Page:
Candidate Celestial Body Reference Frames

Creation date: 2019-02-13 20:34:25 Update date: 2019-02-14 15:41:18

Policy: Expert Review

Authority: CCSDS.MOIMS.NAV

OID: 1.3.112.4.57.2


Contents

36 records in registry

Object Identifier

Label

1.3.112.4.57.2
Celestial Body Reference Frames

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Details Status Keyword Value Name Description And Reference Nomenclature Others Have Referred To This As Frame Type References OID

Details

Provisional

TRUE_ECLIPTIC

The true ecliptic system, evolving in time. The true ecliptic plane is defined as the rotation of the J2000 XY plane about the J2000 X axis by the true obliquity defined using FK5 IAU76 theory.

Inertial

1.3.112.4.57.2.34

Details

Provisional

ALIGN_EARTH

For the Earth system only, an inertial frame obtained by evaluating the Earth’s fixed (rotating) frame at some specified epoch, rather than evolving in time.

Inertial

1.3.112.4.57.2.2

Details

Provisional

B1950

For the Earth system only, these inertial axes are associated with the FK4 star catalog and its theory modeling the mean equator and mean equinox. The epoch is the beginning of the Besselian year 1950, corresponding to 31 Dec 1949 22:09:46.866 or JD 2433282.4234591. The B1950 axes are realized by a constant rotation offset from the J2000 axes, using a formula available from the Explanatory Supplement to the Astronomical Almanac.

Inertial

1.3.112.4.57.2.3

Details

Provisional

CIRS

Celestial Intermediate Reference System. Details in IERS TN32 5.11 and TN36 p. 47 and Vallado [Vallado, D., Seago, J., Seidelmann, P. (2006). Implementation Issues Surrounding the New IAU Reference Systems for Astrodynamics. 16th AAS/AIAA Space Flight Mechanics Conference]. Essentially the transformation for precession/nutation is based on the Celestial Intermediate Pole realized with the IAU2000A model rather than IAU1976/80.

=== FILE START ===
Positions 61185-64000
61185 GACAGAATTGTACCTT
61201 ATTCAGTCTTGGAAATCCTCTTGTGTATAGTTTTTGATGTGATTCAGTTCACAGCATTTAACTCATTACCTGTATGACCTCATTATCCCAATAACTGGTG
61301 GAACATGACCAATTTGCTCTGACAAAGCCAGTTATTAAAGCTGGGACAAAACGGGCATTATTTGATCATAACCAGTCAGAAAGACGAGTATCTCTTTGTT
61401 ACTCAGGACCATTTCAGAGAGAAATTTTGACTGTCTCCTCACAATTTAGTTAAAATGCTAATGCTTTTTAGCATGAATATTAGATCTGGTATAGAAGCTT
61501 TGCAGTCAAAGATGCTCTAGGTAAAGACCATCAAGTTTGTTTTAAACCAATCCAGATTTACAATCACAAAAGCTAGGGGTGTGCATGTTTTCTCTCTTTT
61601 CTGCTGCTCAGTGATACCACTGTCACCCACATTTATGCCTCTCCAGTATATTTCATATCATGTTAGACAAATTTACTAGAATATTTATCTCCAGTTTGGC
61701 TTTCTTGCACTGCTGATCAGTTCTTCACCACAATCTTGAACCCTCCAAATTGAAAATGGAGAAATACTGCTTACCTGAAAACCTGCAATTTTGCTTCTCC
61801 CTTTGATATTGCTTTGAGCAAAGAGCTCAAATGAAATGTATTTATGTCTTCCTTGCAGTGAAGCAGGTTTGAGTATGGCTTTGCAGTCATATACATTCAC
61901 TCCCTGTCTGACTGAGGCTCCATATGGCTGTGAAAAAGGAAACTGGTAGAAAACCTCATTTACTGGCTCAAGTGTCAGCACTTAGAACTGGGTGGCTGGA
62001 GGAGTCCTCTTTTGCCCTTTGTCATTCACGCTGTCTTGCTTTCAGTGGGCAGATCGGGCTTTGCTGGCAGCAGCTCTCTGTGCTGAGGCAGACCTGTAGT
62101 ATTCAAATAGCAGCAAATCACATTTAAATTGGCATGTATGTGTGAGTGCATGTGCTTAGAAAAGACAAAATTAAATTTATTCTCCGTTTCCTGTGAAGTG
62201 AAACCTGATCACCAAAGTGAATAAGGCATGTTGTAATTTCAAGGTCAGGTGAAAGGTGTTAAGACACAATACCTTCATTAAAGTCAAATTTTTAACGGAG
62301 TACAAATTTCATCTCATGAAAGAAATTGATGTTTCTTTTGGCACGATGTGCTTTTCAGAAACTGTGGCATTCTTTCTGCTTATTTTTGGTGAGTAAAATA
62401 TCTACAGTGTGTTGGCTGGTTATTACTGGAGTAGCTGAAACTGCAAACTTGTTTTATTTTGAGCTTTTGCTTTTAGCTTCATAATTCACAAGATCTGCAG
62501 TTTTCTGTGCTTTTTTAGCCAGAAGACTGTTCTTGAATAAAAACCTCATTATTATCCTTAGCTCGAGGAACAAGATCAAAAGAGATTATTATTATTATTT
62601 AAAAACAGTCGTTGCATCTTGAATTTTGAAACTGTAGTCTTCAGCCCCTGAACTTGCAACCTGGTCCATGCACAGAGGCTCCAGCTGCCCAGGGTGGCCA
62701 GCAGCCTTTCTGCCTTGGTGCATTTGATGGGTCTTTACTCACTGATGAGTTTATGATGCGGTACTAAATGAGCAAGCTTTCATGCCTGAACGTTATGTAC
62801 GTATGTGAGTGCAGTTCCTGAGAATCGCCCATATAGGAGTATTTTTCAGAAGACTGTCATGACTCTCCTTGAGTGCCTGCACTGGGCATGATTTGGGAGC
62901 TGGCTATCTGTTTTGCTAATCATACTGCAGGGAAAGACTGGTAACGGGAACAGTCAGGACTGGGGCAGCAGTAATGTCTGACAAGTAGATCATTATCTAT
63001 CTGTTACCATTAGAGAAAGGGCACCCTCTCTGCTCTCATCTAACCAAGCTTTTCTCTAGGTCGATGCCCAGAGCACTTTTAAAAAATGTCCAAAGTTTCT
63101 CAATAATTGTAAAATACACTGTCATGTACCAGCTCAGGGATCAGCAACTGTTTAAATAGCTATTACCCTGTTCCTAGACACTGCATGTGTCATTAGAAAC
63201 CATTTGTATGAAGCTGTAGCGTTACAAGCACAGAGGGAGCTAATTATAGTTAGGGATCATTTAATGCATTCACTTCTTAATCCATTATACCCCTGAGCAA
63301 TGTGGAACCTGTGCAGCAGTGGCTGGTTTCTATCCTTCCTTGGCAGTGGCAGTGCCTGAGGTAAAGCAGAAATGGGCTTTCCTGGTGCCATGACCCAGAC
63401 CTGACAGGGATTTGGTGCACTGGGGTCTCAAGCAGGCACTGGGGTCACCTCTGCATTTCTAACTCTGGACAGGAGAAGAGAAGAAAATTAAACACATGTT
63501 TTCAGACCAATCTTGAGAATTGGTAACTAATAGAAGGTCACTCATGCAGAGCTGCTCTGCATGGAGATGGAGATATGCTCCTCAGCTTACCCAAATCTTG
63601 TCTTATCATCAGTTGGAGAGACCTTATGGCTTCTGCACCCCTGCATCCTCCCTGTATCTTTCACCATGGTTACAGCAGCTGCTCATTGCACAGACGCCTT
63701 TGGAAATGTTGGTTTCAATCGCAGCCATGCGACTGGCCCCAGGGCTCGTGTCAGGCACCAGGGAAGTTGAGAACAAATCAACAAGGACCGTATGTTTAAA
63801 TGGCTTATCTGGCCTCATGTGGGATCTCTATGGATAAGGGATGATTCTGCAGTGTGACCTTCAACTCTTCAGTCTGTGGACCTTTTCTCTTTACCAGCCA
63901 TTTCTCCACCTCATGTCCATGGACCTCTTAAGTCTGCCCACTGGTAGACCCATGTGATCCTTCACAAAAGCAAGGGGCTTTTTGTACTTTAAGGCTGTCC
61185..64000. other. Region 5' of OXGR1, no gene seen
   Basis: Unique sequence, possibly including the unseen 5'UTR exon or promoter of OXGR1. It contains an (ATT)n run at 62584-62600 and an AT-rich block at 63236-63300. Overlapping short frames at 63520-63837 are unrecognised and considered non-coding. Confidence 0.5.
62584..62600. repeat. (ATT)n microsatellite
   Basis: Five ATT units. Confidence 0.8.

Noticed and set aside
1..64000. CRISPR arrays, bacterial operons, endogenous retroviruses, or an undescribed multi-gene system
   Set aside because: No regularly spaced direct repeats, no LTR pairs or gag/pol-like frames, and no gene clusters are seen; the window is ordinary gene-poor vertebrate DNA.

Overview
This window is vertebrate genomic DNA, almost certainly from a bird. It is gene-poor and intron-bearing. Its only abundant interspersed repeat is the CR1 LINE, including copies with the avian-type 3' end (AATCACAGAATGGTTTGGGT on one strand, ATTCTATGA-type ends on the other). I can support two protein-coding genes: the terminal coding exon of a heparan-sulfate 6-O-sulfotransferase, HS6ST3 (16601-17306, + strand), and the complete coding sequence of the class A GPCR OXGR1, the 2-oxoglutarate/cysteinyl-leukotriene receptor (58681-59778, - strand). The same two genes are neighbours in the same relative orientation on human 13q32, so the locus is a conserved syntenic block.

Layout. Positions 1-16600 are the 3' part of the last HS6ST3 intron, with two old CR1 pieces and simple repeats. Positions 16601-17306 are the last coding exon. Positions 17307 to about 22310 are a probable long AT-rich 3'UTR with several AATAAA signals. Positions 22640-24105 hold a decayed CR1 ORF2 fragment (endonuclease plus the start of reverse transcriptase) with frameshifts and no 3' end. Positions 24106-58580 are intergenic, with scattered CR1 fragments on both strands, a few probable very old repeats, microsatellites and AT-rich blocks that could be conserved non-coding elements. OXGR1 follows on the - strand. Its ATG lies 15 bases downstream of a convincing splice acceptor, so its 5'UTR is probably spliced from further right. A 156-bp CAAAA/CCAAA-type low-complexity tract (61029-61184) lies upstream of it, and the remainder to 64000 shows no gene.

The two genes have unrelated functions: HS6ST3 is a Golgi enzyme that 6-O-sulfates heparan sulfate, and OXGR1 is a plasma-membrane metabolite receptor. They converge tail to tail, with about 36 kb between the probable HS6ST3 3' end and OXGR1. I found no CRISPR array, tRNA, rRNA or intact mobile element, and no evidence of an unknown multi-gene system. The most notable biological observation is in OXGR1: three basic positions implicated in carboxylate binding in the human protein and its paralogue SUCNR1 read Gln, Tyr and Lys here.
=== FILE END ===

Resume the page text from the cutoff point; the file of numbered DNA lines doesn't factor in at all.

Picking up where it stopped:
Inertial

1.3.112.4.57.2.4

Details

Provisional

DTRFyyyy

The DTRFyyyy is the inertial realization of the ITRS computed at DGFI-TUM (Deutsches Geodätisches Forschungsinstitut/Technische Universität München). Only two other VLBI centers compute these realizations, the others being IGN in Paris and JPL in Pasadena. The DTRF considering corrections for non-tidal atmospheric and hydrological loading, as of year “yyyy” (e.g. 2000).

e.g., DTRF2000

Inertial

1.3.112.4.57.2.5

Details

Provisional

TOE_MOON

True of Epoch definition for the Moon. The Moon’s TrueOfDate system (TOD_MOON) evaluated at some specified epoch, rather than evolving over time. This frame does not rotate with respect to the ICRF frame.

Inertial

1.3.112.4.57.2.33

Details

Provisional

UVW_GO_INERTIAL

Launch go-inertial reference frame, with U in local horizon plane along inertial launch azimuth (downrange), W along the geodetic vertical and V completing the set (cross-range). In typical use the go-inertial epoch should be specified in an accompanying comment field.

Inertial

1.3.112.4.57.2.35

Details

Provisional

WGS84

WGS 84 is an Earth-centered, Earth-fixed terrestrial reference system and geodetic datum. WGS 84 is based on a consistent set of constants and model parameters that describe the Earth's size, shape, and gravity and geomagnetic fields. WGS 84 is the standard U.S. Department of Defense definition of a global reference system for geospatial information and is the reference system for the Global Positioning System (GPS). It is compatible with the International Terrestrial Reference System (ITRS).

Inertial

1.3.112.4.57.2.36

Details

Provisional

ALIGN_CB

For all central bodies except Earth, where the central body shall be defined via an accompanying “CENTER_NAME”. An inertial frame obtained by evaluating the central body’s fixed (rotating) frame at some specified epoch, rather than evolving in time.

Inertial

1.3.112.4.57.2.1

Details

Provisional

FIXED_CB

The rotating fixed frame for all central bodies except Earth, where the central body shall be defined via an accompanying “CENTER_NAME”. The Fixed frame is the frame in which its topography is expressed. For gaseous planets (Jupiter, Saturn, Uranus, Neptune), the Fixed frame identifies the planet’s magnetic field instead. The Earth’s Moon realizes its Fixed frame (by default) as its Mean Earth frame; all other central bodies realize their Fixed frames using the transformational algorithm and parameters contained in Report of the IAU/IAG Working Group on cartographic coordinates and rotational elements: 2009, B.A. Archinal et al., Celest. Mech Dyn Astr 109 (2), 101-135 (DOI: 10.1007/s10569-010-9320-4).